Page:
benofepmn7 karma

What are the ethics as a documentary filmmaker about getting involved in the story? In journalism, it is generally forbidden.

kateslogan16 karma

That's a tricky question. With documentaries lots of filmmakers get involved with their subjects for a number of reasons. For myself, I felt a stronger moral imperative to get involved because the safety of children was involved, to me that's more important than any edict to stay neutral.

We also included my story in the film, partially to be honest and forthright about my involvement.

slamdanceprogrammer7 karma

Hey Kate!

Loved your film! Can't wait for it screen in Park City. I sadly can't be there, but I wanted to ask you some questions. Since I have seen the film I will PM you so that I don't spoil it for the rest of the folks here. Anyways, again loved your film!!!! Good Luck in Park City!

kateslogan5 karma

Thanks! we are SO excited!

mdmd1227 karma

This movie looks great by the way. Almost reminds me of "Jesus Camp"

kateslogan5 karma

Reminded me of "Jesus Camp" too! The school was definitely cult-like in some of the same ways that the camp in "Jesus Camp" was.

AnAntichrist7 karma

Did any of the victims ever try to break out violently? If I was there I would've been trying to find anything to help me get out.

jwpar17017 karma

When we were there nobody did...there were stories in the past of people trying to escape, but the punishments for getting caught were STIFF. Hair shaved, solitary confinement, corporal punishments...you weren't allowed to speak to other students, had to ask permission to enter and exit any room, to sit down, to eat, etc. You essentially became an abused unperson if you were caught trying to escape.

kateslogan4 karma

Also their passports were locked up, they had no money, the campus was surrounded by barbed wire, there was a guard, and the Dominican is an island ... so your chances of escaping successfully were basically zero.

DrTrintignant7 karma

I'm just sitting here, reading up about this, staring at letters and videos on a screen. Emotionally as far removed as can be. Still, my blood is boiling, my mind is racing, every muscle fiber feels rage and trembles.

You were there when these kids asked for help, told you about their fears and the abuse. How hard was it to control your emotions in these places? Did you ever (almost) lose composure i.e. when talking to the 'instructors'?

kateslogan3 karma

It was hard. What I tried to do when I interviewed the staff, was to just allow myself to give them the benefit of the doubt and let myself believe the lies and the bull, while I was listening to them. Then when i was alone, I thought back on what we had filmed and digested what was said, and evaluated everything.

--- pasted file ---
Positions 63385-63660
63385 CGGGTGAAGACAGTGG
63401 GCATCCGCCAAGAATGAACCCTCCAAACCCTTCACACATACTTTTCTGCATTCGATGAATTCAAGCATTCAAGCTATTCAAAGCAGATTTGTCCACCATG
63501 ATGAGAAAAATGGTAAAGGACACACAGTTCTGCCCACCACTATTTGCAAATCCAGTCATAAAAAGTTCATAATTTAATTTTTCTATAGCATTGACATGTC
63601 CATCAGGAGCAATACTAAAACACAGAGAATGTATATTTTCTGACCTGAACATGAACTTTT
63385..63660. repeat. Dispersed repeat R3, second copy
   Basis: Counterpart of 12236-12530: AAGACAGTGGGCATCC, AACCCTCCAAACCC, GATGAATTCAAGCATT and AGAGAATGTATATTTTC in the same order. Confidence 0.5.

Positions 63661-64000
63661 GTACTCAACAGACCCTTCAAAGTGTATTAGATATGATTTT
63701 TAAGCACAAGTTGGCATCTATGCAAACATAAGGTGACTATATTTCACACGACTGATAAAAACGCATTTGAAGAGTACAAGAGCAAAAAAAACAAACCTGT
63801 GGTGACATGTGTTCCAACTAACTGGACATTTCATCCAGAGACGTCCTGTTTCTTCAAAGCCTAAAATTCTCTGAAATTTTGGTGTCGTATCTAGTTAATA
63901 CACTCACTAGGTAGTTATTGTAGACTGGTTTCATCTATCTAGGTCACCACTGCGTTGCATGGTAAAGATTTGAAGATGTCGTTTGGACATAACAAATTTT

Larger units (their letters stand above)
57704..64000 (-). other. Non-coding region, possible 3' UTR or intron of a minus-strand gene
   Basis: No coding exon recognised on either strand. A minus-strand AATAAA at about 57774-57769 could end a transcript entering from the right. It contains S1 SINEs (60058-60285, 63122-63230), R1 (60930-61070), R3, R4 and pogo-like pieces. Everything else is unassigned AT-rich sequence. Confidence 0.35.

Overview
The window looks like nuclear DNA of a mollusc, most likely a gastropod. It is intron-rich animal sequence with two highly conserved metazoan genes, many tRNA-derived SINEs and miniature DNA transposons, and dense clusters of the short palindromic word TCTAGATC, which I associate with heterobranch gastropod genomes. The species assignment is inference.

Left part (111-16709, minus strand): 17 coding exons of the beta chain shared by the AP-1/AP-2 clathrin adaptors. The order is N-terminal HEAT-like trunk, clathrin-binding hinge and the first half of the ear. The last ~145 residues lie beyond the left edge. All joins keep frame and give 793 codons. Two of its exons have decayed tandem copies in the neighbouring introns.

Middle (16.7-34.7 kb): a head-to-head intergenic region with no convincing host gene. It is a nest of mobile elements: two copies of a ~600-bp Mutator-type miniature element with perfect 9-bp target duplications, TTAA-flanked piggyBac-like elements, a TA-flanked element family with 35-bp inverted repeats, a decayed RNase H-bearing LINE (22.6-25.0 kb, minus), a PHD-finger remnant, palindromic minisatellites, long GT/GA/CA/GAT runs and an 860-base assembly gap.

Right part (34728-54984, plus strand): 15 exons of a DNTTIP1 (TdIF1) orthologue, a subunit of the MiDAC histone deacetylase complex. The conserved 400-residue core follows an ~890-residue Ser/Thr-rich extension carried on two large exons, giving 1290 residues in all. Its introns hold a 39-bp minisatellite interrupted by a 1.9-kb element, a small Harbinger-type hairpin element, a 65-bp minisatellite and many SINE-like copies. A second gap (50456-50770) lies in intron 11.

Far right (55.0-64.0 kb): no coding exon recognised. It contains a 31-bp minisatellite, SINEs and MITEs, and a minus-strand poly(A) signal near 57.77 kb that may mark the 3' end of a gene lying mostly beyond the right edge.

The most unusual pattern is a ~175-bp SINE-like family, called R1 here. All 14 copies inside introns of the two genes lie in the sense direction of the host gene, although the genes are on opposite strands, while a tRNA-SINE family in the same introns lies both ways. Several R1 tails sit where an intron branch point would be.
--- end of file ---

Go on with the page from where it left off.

DrTrintignant5 karma

As a follow-up. I just read that tuition was a whopping 72 grand per year (blew my fucking mind) which is quite a lot of money.

Were these kids from (upper class) families who could afford it? Or were people going into huge loans for a bullshit re-education?

kateslogan5 karma

Yes it's an absurd amount, especially since most of their staff were unqualified. Lots of kids came from wealthier families, and some also took out 2nd mortgages on their homes, spent their kids' college funds, etc.

Swansong876 karma

Making documentaries about difficult topics like this, it can sometimes be hard to remain at a professional distance behind the camera. Were there ever times during filming that you felt like you needed to stop? Obviously the intent of the film is to help your subjects, but were there times when you felt like you had to put the camera down and do something drastic to remove your subjects from this lifestyle?

NevrFndMyk7 karma

Kate DID have to film with "hidden cameras" at times. To maintain the integrity of the story, she tried to remain as neutral as possible while there.

kateslogan3 karma

It wasn't really hidden so much as from a distance, want to clarify that the students always knew I was filming them, we just didn't want the staff to realize that I was essentially interviewing them from afar. That way they wouldn't hover and prevent the student from telling me what they were really thinking and feeling.